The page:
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Wine 7: D’Arenberg The Galvo Garage

  • d’Arenberg is one of the most significant wineries in McLaren Vale.
  • In 1912 Joseph Osborn a teetotaller purchased the well established Milton Vineyards of 25 hectares
  • The fourth generation Chester d’Arenberg Osborn now is the chief winemaker. (Certainly not a teetotaler, I’ve met him).
  • From a very early age Chester was focused on continuing his family’s winemaking tradition.
  • While growing up on the family property he helped his father d’Arry in both the vineyards and the cellar floor during school holidays.
  • Chester took over the reins as Chief Winemaker in 1984.
  • He immediately set about returning the family’s vineyards to their traditional grape growing practices of minimal inputs and no fertilisation and minimal cultivation and irrigation wherever possible, therefore achieving natural soil flavours with very low yields.
  • d’Arenberg used to advertise the fact that they were organic.
  • However they no longer do so as they believe that it makes consumers think that they are paying for the fact that the wines are organic rather than for the wines themselves.
  • The winemaking processes of the past have been maintained, capturing the unique small-batch character of the wines and the true flavour of the McLaren Vale region.
  • In June 2004 Chester’s father, d’Arry was awarded a Medal of the Order of Australia in the Queen’s Birthday Honours for his contributions to the wine industry.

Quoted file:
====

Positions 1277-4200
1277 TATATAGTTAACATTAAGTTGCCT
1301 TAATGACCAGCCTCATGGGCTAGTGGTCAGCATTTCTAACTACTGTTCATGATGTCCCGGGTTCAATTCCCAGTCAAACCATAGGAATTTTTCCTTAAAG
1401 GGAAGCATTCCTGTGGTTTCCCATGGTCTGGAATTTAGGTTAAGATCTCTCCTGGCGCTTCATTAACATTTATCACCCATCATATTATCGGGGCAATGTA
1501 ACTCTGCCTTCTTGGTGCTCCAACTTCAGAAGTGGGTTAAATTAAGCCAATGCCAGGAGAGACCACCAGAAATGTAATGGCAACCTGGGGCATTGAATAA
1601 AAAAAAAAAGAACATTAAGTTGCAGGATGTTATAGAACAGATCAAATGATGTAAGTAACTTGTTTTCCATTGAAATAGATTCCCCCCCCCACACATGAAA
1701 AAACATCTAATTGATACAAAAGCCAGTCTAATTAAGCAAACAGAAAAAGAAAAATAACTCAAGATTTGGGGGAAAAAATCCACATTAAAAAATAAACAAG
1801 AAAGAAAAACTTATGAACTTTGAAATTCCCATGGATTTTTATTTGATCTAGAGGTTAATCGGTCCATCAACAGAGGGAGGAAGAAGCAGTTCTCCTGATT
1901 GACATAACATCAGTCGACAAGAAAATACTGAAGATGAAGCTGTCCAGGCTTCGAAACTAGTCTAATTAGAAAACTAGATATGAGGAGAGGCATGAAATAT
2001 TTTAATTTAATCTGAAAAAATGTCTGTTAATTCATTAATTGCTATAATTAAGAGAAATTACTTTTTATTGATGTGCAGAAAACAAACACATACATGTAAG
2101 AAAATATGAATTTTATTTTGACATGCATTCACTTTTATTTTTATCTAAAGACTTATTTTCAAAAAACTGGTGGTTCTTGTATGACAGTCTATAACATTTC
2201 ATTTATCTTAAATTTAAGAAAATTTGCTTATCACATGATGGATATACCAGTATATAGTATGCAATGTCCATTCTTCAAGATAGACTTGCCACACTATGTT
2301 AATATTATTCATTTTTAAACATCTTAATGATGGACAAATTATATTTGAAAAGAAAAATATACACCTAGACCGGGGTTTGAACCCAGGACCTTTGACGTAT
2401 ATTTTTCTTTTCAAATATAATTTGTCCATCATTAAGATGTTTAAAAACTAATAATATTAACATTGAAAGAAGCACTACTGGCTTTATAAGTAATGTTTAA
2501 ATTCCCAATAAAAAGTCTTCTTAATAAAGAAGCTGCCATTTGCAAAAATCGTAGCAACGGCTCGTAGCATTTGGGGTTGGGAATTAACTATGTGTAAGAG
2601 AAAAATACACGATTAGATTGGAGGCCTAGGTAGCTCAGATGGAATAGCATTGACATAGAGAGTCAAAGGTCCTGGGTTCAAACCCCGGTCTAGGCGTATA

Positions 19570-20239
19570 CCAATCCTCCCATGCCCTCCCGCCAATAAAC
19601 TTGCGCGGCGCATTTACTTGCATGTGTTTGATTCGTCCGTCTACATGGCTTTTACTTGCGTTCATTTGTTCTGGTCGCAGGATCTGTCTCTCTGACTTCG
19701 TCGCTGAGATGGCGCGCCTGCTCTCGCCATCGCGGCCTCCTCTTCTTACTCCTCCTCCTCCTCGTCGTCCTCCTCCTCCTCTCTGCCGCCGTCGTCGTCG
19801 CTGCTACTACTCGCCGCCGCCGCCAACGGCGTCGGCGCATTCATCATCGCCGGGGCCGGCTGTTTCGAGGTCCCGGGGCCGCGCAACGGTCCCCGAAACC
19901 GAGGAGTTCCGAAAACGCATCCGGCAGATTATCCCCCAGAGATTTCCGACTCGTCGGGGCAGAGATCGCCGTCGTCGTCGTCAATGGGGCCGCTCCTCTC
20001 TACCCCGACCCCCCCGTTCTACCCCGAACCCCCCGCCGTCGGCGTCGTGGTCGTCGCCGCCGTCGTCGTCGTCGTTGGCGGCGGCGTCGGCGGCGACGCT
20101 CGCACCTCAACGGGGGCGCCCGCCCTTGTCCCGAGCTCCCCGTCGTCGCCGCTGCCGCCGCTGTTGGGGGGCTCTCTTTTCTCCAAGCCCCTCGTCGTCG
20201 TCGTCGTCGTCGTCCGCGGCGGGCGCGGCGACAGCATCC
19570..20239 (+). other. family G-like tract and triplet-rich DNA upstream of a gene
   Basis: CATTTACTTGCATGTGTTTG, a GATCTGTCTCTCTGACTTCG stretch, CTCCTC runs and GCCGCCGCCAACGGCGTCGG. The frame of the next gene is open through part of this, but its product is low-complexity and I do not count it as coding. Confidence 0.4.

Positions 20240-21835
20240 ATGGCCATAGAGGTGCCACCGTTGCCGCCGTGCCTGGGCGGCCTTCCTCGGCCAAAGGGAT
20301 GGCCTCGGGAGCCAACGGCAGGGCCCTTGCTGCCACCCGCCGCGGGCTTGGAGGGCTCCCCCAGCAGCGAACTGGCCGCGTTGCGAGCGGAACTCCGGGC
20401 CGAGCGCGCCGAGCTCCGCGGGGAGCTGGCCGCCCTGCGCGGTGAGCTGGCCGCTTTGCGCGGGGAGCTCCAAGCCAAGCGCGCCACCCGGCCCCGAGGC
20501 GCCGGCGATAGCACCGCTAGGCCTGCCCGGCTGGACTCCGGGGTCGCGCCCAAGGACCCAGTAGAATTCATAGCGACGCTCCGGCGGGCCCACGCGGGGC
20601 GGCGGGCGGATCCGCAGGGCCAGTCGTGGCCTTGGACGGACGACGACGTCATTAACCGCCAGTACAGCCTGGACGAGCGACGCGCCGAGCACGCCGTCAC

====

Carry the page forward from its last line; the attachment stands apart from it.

• This is a Bordeaux blend of 48% Cabernet Sauvignon, 25% Merlot, 21% Petit Verdot and 6% Cabernet Franc.
  • The term ‘garagists’ is used to describe the producers in Bordeaux making great wines in their garage, but outside of the ‘Appellation Controlee’ system.
  • The d’Arenberg wines are all made in a small-batch processing, very hands-on way (or feet-on, as the reds are all foot-trod) as the ‘garagists’ do.
  • The reds are all made in the old galvanised garage/shed/winery, hence ‘Galvo’.
  • Therefore the name, ‘Galvo Garage’.
  • The grapes were gently crushed in rubber-toothed crushers so as many berries remained whole.
  • After the primary fermentation traditional foot-treading took place prior to basket-pressing.
  • The wine was aged in French and American oak barriques.
  • Tasting note (Very long and detailed): The wine’s appearance is noticeably deep and dark, suggesting a complex full-bodied, oak matured wine.
  • The aromas are very classic cabernet with notes of exotic dark plums, mulberry, blackcurrants, fragrant cassis and an underlying mix of dark chocolate, cherries, cured meats and spiced violets. Green runner-bean and fine-toasted, French oak, cedar notes come through as the wine opens.
  • The palate is elegant and complex. Extremely juicy with a wonderful deep richness and structure. A mix of pure fruit with edges of exotic notes, immense structure and length with mineral acidity and fine lacy tannins.
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